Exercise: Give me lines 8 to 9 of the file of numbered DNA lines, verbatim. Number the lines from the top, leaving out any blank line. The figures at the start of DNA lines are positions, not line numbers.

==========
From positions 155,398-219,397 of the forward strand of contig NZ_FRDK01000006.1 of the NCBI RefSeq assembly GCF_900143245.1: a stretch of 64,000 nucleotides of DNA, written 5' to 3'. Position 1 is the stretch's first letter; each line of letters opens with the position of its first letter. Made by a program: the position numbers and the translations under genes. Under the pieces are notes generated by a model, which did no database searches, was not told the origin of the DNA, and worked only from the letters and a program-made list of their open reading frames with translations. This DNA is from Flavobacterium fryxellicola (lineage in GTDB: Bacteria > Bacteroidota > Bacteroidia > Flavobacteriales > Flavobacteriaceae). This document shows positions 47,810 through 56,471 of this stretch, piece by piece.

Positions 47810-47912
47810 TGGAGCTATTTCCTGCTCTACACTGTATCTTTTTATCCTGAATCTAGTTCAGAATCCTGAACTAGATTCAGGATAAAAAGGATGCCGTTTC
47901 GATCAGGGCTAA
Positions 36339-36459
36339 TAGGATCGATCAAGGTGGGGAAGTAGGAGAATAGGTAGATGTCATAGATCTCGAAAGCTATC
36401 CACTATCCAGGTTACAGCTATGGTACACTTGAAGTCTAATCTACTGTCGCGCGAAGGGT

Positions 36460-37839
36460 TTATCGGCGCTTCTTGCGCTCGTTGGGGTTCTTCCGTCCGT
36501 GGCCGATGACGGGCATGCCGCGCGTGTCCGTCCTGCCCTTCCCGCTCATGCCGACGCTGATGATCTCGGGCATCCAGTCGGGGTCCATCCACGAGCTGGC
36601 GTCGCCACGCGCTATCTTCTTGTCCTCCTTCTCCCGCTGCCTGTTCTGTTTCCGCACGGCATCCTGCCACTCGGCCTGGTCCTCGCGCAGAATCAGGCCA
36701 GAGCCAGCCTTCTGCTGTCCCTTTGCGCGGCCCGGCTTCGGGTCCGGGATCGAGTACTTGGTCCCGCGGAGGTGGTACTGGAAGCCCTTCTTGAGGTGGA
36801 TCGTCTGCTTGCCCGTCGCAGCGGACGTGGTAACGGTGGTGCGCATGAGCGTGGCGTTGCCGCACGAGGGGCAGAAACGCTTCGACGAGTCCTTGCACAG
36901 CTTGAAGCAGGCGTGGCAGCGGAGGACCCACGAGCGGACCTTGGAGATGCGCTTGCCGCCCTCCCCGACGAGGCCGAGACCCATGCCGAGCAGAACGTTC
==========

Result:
Positions 36460-37839
36460 TTATCGGCGCTTCTTGCGCTCGTTGGGGTTCTTCCGTCCGT